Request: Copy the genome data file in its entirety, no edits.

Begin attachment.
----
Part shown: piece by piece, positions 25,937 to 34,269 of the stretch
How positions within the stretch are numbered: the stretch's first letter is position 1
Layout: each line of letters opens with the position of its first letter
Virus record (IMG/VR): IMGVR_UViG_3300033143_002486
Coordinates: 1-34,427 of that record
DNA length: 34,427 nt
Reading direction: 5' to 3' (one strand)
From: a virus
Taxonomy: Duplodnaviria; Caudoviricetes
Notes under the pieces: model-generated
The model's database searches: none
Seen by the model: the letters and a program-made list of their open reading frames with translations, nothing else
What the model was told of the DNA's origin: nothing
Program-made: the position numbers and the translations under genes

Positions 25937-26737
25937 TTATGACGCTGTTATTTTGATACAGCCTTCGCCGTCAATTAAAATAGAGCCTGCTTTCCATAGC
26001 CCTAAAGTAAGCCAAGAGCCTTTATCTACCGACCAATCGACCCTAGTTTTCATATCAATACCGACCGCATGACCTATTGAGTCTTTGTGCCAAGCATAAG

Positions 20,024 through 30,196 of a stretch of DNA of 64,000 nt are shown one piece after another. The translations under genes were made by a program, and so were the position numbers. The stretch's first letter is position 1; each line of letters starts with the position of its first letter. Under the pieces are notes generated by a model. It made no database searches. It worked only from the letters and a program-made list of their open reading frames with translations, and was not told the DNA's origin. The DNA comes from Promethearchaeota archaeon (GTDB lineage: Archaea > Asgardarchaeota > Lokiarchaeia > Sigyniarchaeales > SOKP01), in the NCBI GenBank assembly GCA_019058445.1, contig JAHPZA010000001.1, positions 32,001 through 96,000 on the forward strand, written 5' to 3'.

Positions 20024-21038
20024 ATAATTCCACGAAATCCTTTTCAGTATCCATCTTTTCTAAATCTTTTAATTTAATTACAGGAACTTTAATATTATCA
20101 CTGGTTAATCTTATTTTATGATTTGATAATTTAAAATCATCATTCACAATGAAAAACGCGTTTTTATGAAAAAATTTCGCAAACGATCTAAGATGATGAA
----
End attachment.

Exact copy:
Part shown: piece by piece, positions 25,937 to 34,269 of the stretch
How positions within the stretch are numbered: the stretch's first letter is position 1
Layout: each line of letters opens with the position of its first letter
Virus record (IMG/VR): IMGVR_UViG_3300033143_002486
Coordinates: 1-34,427 of that record
DNA length: 34,427 nt
Reading direction: 5' to 3' (one strand)
From: a virus
Taxonomy: Duplodnaviria; Caudoviricetes
Notes under the pieces: model-generated
The model's database searches: none
Seen by the model: the letters and a program-made list of their open reading frames with translations, nothing else
What the model was told of the DNA's origin: nothing
Program-made: the position numbers and the translations under genes

Positions 25937-26737
25937 TTATGACGCTGTTATTTTGATACAGCCTTCGCCGTCAATTAAAATAGAGCCTGCTTTCCATAGC
26001 CCTAAAGTAAGCCAAGAGCCTTTATCTACCGACCAATCGACCCTAGTTTTCATATCAATACCGACCGCATGACCTATTGAGTCTTTGTGCCAAGCATAAG

Positions 20,024 through 30,196 of a stretch of DNA of 64,000 nt are shown one piece after another. The translations under genes were made by a program, and so were the position numbers. The stretch's first letter is position 1; each line of letters starts with the position of its first letter. Under the pieces are notes generated by a model. It made no database searches. It worked only from the letters and a program-made list of their open reading frames with translations, and was not told the DNA's origin. The DNA comes from Promethearchaeota archaeon (GTDB lineage: Archaea > Asgardarchaeota > Lokiarchaeia > Sigyniarchaeales > SOKP01), in the NCBI GenBank assembly GCA_019058445.1, contig JAHPZA010000001.1, positions 32,001 through 96,000 on the forward strand, written 5' to 3'.

Positions 20024-21038
20024 ATAATTCCACGAAATCCTTTTCAGTATCCATCTTTTCTAAATCTTTTAATTTAATTACAGGAACTTTAATATTATCA
20101 CTGGTTAATCTTATTTTATGATTTGATAATTTAAAATCATCATTCACAATGAAAAACGCGTTTTTATGAAAAAATTTCGCAAACGATCTAAGATGATGAA